He doesn’t know, however. Neither do the coaches right now. (They tried some no-huddle early in Cincy. Didn’t work.) It’s so odd, not that Skelton plays better at the end of games but that there is such a discrepancy on how much better he plays. Is it inexperience, or a lack of a full offseason of reps (since he got little as a rookie in his non-lockout offseason), as coach Ken Whisenhunt suggests? Maybe. But it’s hard to tell why Skelton suddenly gets all Brady in the final 15 minutes (yes, he is compared to Tebow, but Skelton usually is passing the ball better than Tebow late) when he can be very John Navarre before then.
I asked Whiz if he had ever seen a quarterback with such a wide difference between first and fourth quarters. “I live it,” Whisenhunt said. “I’m going through it right now.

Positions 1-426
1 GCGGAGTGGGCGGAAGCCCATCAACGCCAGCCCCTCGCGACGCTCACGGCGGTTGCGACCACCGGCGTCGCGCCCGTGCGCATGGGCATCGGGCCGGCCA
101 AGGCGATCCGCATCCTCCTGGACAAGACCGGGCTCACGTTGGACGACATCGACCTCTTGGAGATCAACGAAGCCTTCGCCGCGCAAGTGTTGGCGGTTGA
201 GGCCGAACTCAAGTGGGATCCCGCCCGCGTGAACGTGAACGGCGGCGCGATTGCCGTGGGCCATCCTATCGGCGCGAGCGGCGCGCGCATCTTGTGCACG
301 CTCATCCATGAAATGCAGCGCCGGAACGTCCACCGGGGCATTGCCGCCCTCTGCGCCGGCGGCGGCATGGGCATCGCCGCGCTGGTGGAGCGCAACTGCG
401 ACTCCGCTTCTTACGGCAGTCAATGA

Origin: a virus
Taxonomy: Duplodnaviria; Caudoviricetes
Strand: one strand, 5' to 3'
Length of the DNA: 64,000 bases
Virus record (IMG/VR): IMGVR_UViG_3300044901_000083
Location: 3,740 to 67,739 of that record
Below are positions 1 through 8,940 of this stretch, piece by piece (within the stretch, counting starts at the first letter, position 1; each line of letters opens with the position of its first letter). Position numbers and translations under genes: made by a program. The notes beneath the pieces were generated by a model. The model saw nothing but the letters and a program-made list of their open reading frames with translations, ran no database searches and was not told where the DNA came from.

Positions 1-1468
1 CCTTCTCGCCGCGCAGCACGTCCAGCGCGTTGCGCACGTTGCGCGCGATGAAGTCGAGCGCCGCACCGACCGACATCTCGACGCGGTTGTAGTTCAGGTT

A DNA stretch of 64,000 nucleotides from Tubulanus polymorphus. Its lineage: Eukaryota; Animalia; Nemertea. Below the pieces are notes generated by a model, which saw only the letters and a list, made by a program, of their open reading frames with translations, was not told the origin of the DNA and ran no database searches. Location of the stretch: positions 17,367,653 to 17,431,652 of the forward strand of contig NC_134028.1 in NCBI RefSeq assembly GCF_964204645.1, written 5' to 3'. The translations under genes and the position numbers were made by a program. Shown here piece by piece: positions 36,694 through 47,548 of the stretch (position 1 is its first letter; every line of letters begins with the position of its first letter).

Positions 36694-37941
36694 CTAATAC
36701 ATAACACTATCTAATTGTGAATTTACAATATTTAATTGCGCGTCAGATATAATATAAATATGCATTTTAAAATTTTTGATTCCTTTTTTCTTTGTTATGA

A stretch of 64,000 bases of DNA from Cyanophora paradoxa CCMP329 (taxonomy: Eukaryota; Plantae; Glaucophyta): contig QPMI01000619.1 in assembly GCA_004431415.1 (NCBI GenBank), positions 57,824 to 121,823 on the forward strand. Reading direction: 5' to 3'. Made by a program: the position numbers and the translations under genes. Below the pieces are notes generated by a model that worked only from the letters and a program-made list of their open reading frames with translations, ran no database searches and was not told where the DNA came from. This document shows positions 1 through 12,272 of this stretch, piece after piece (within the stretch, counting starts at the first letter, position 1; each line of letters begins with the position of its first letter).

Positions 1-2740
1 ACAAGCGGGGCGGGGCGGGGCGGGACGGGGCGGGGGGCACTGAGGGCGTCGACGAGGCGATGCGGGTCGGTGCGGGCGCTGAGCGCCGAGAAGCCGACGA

“You’ve seen it with other young quarterbacks. When we’re all involved with it as much as we are, when it’s the team and we see it happen all the time, it’s obviously more in our forefront. There are young quarterbacks that you’ll see who have a good game and then they’ll have a really poor game.”
That’s true. But all in one afternoon? Against the Bengals, Skelton had a passing rating of 18.0 over the first three quarters. The final quarter it was 112.8, a stunning difference. Over the season, there just is no comparison: Skelton in the fourth quarter and overtime, compared to everything else:
|Quarter||Att||Comp||Comp pct||Yds||TD||Int||Sacks||Passing Rating|
Make no mistake, Whisenhunt would rather have a closer than a fast starter. But you’d rather have someone a bit more consistent. Can an offseason help? Perhaps. It’s not like the Cards have been getting smoked in these games and Skelton has no fourth-quarter pressure on him. They’ve been in all these games and you could argue the pressure was even greater in Cincy late because he knew the glare had been on him for playing so poorly. But in the end, that’s when Skelton stands out.
Tags: John Skelton